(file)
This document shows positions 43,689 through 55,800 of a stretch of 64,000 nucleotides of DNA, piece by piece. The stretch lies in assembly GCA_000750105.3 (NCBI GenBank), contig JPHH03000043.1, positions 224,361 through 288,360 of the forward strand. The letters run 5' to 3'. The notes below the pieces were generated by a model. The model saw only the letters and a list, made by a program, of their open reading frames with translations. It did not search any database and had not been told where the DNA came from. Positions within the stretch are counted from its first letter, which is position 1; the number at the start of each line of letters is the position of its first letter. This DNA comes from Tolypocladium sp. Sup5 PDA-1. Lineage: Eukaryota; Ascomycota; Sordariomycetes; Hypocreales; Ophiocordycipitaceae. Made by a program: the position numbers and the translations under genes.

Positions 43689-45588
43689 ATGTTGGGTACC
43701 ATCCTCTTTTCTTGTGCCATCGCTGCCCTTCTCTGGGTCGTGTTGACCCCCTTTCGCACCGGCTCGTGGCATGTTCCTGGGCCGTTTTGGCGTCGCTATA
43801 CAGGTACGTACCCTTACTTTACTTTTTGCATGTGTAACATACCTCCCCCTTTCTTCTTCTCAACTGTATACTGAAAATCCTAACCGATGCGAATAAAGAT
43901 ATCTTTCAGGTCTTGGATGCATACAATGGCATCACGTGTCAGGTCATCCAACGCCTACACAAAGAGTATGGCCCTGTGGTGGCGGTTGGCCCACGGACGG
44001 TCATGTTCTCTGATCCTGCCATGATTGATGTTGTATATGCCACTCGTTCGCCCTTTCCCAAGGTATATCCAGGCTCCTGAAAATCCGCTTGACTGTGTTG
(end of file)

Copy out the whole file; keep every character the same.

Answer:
This document shows positions 43,689 through 55,800 of a stretch of 64,000 nucleotides of DNA, piece by piece. The stretch lies in assembly GCA_000750105.3 (NCBI GenBank), contig JPHH03000043.1, positions 224,361 through 288,360 of the forward strand. The letters run 5' to 3'. The notes below the pieces were generated by a model. The model saw only the letters and a list, made by a program, of their open reading frames with translations. It did not search any database and had not been told where the DNA came from. Positions within the stretch are counted from its first letter, which is position 1; the number at the start of each line of letters is the position of its first letter. This DNA comes from Tolypocladium sp. Sup5 PDA-1. Lineage: Eukaryota; Ascomycota; Sordariomycetes; Hypocreales; Ophiocordycipitaceae. Made by a program: the position numbers and the translations under genes.

Positions 43689-45588
43689 ATGTTGGGTACC
43701 ATCCTCTTTTCTTGTGCCATCGCTGCCCTTCTCTGGGTCGTGTTGACCCCCTTTCGCACCGGCTCGTGGCATGTTCCTGGGCCGTTTTGGCGTCGCTATA
43801 CAGGTACGTACCCTTACTTTACTTTTTGCATGTGTAACATACCTCCCCCTTTCTTCTTCTCAACTGTATACTGAAAATCCTAACCGATGCGAATAAAGAT
43901 ATCTTTCAGGTCTTGGATGCATACAATGGCATCACGTGTCAGGTCATCCAACGCCTACACAAAGAGTATGGCCCTGTGGTGGCGGTTGGCCCACGGACGG
44001 TCATGTTCTCTGATCCTGCCATGATTGATGTTGTATATGCCACTCGTTCGCCCTTTCCCAAGGTATATCCAGGCTCCTGAAAATCCGCTTGACTGTGTTG